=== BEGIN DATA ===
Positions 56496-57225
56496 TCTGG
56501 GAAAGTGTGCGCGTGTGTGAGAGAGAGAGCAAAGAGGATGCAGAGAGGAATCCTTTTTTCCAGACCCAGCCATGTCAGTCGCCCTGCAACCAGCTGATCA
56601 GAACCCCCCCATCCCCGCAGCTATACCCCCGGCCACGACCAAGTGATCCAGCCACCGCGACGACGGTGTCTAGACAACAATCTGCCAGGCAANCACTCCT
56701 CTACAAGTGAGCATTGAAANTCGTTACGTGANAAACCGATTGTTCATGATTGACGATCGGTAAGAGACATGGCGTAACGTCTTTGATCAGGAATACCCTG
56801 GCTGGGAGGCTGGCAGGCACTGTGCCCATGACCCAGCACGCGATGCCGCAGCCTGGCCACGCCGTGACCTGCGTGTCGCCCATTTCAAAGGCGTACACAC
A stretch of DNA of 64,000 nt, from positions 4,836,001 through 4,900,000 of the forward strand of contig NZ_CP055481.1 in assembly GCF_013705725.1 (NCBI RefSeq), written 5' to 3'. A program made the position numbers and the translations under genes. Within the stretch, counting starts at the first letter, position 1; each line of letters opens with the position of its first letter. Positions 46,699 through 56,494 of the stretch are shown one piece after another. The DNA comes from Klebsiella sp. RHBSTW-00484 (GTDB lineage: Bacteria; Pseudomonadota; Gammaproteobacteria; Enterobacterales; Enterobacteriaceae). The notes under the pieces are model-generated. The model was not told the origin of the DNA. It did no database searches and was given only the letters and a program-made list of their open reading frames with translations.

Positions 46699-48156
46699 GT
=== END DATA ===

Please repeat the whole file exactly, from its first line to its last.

Positions 56496-57225
56496 TCTGG
56501 GAAAGTGTGCGCGTGTGTGAGAGAGAGAGCAAAGAGGATGCAGAGAGGAATCCTTTTTTCCAGACCCAGCCATGTCAGTCGCCCTGCAACCAGCTGATCA
56601 GAACCCCCCCATCCCCGCAGCTATACCCCCGGCCACGACCAAGTGATCCAGCCACCGCGACGACGGTGTCTAGACAACAATCTGCCAGGCAANCACTCCT
56701 CTACAAGTGAGCATTGAAANTCGTTACGTGANAAACCGATTGTTCATGATTGACGATCGGTAAGAGACATGGCGTAACGTCTTTGATCAGGAATACCCTG
56801 GCTGGGAGGCTGGCAGGCACTGTGCCCATGACCCAGCACGCGATGCCGCAGCCTGGCCACGCCGTGACCTGCGTGTCGCCCATTTCAAAGGCGTACACAC
A stretch of DNA of 64,000 nt, from positions 4,836,001 through 4,900,000 of the forward strand of contig NZ_CP055481.1 in assembly GCF_013705725.1 (NCBI RefSeq), written 5' to 3'. A program made the position numbers and the translations under genes. Within the stretch, counting starts at the first letter, position 1; each line of letters opens with the position of its first letter. Positions 46,699 through 56,494 of the stretch are shown one piece after another. The DNA comes from Klebsiella sp. RHBSTW-00484 (GTDB lineage: Bacteria; Pseudomonadota; Gammaproteobacteria; Enterobacterales; Enterobacteriaceae). The notes under the pieces are model-generated. The model was not told the origin of the DNA. It did no database searches and was given only the letters and a program-made list of their open reading frames with translations.

Positions 46699-48156
46699 GT